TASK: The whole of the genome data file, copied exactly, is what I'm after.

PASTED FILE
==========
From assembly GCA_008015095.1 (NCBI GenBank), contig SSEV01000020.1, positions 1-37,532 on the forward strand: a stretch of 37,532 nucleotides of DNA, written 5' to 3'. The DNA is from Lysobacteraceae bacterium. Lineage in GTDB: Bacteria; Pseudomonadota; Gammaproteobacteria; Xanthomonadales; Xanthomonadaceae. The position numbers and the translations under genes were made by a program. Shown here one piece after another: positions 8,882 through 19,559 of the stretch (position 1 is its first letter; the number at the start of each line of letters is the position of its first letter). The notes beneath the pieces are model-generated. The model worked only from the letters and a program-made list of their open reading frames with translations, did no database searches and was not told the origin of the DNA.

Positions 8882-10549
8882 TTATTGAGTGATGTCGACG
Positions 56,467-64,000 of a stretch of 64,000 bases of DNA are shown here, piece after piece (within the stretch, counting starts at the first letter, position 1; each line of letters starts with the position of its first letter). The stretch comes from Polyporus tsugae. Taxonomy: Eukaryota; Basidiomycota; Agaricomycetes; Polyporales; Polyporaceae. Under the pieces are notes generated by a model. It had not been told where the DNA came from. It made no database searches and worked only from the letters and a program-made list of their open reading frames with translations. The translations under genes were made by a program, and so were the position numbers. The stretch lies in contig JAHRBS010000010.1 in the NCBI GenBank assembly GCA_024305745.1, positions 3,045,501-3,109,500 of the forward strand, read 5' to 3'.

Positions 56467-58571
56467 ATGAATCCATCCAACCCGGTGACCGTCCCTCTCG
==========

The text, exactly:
From assembly GCA_008015095.1 (NCBI GenBank), contig SSEV01000020.1, positions 1-37,532 on the forward strand: a stretch of 37,532 nucleotides of DNA, written 5' to 3'. The DNA is from Lysobacteraceae bacterium. Lineage in GTDB: Bacteria; Pseudomonadota; Gammaproteobacteria; Xanthomonadales; Xanthomonadaceae. The position numbers and the translations under genes were made by a program. Shown here one piece after another: positions 8,882 through 19,559 of the stretch (position 1 is its first letter; the number at the start of each line of letters is the position of its first letter). The notes beneath the pieces are model-generated. The model worked only from the letters and a program-made list of their open reading frames with translations, did no database searches and was not told the origin of the DNA.

Positions 8882-10549
8882 TTATTGAGTGATGTCGACG
Positions 56,467-64,000 of a stretch of 64,000 bases of DNA are shown here, piece after piece (within the stretch, counting starts at the first letter, position 1; each line of letters starts with the position of its first letter). The stretch comes from Polyporus tsugae. Taxonomy: Eukaryota; Basidiomycota; Agaricomycetes; Polyporales; Polyporaceae. Under the pieces are notes generated by a model. It had not been told where the DNA came from. It made no database searches and worked only from the letters and a program-made list of their open reading frames with translations. The translations under genes were made by a program, and so were the position numbers. The stretch lies in contig JAHRBS010000010.1 in the NCBI GenBank assembly GCA_024305745.1, positions 3,045,501-3,109,500 of the forward strand, read 5' to 3'.

Positions 56467-58571
56467 ATGAATCCATCCAACCCGGTGACCGTCCCTCTCG